Today I attended a three-hour training session for Republican election observers in NE Ohio. We hailed from Cuyahoga, Lorain, and Erie Counties (see map), and this was just one of three training sessions taking place today in NE Ohio alone. Although I won’t reveal any strategy or data that Democrats might find useful, I do have some interesting tidbits to share.
- Pay close attention to news about Ohio’s new provisional ballots. Remember the dance of the hanging chads? To win Ohio without a court fight, President Bush must take this state by a wide enough margin to make all provisional ballots irrelevant.
- The GOP expected no more than 300 volunteers at today’s poll observer training session in Westlake. Over 400 of us showed up, reportedly blowing away the attendance figures at a corresponding statewide Democrat confab hyped as a demonstration of their grassroots support. Keep in mind that there were two other GOP sessions in progress simultaneously, and you’ll begin to get a sense of the scale of our motivation.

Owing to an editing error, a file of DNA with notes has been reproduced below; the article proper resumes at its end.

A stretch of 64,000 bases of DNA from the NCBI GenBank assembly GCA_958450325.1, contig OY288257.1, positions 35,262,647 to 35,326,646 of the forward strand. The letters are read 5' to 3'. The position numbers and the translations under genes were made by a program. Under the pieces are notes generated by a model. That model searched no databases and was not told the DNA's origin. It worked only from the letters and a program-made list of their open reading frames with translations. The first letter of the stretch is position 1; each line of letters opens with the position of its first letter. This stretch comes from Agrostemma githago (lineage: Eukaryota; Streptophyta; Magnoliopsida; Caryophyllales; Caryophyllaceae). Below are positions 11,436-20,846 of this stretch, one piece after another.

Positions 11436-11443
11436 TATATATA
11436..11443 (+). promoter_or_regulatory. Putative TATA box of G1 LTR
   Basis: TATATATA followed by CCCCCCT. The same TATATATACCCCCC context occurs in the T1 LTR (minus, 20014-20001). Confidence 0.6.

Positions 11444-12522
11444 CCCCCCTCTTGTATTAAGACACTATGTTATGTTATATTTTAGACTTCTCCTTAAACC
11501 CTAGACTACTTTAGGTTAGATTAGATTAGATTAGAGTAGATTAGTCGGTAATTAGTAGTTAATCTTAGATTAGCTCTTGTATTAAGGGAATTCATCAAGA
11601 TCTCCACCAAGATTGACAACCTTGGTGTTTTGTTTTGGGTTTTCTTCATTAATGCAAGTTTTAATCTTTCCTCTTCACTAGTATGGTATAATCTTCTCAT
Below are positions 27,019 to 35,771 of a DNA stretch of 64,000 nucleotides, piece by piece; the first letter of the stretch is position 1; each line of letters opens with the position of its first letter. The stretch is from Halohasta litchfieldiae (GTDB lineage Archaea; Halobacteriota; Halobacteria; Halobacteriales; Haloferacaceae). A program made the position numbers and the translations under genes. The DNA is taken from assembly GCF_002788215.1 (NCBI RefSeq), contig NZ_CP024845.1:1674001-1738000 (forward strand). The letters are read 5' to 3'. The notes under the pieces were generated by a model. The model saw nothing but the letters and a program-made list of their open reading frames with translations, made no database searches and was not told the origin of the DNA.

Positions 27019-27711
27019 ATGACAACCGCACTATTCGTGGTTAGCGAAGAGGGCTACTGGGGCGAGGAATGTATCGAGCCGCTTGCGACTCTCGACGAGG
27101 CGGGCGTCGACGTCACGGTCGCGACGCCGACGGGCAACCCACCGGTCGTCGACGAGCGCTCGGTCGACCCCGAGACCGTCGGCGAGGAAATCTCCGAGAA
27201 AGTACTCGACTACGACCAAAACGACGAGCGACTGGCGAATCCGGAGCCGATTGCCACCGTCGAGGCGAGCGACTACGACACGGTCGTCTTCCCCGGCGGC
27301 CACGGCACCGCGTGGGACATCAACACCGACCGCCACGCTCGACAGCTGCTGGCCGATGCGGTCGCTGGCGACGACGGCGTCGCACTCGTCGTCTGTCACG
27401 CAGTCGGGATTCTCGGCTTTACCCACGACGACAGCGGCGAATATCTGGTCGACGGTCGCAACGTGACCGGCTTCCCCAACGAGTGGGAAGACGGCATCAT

- We 400 observers are mostly average citizens getting involved in a campaign for the very first time. I saw plenty of retirees, college kids, housewives, small business owners, and accomplished professionals. Very few were experienced political operatives. All of us are taking Tuesday off to keep watch over the electoral process. We’re well-trained, we’re on rock-solid legal ground, and we’re motivated. Dear left-leaning friends: you’d be wise not to try any funny business. We won’t interfere in the election, but we’ll sure as hell catch you if you do. We know how to spot every trick in your playbook. You’ve gone a bridge too far, and managed to fire up more of the Republican base than in your worst nightmares.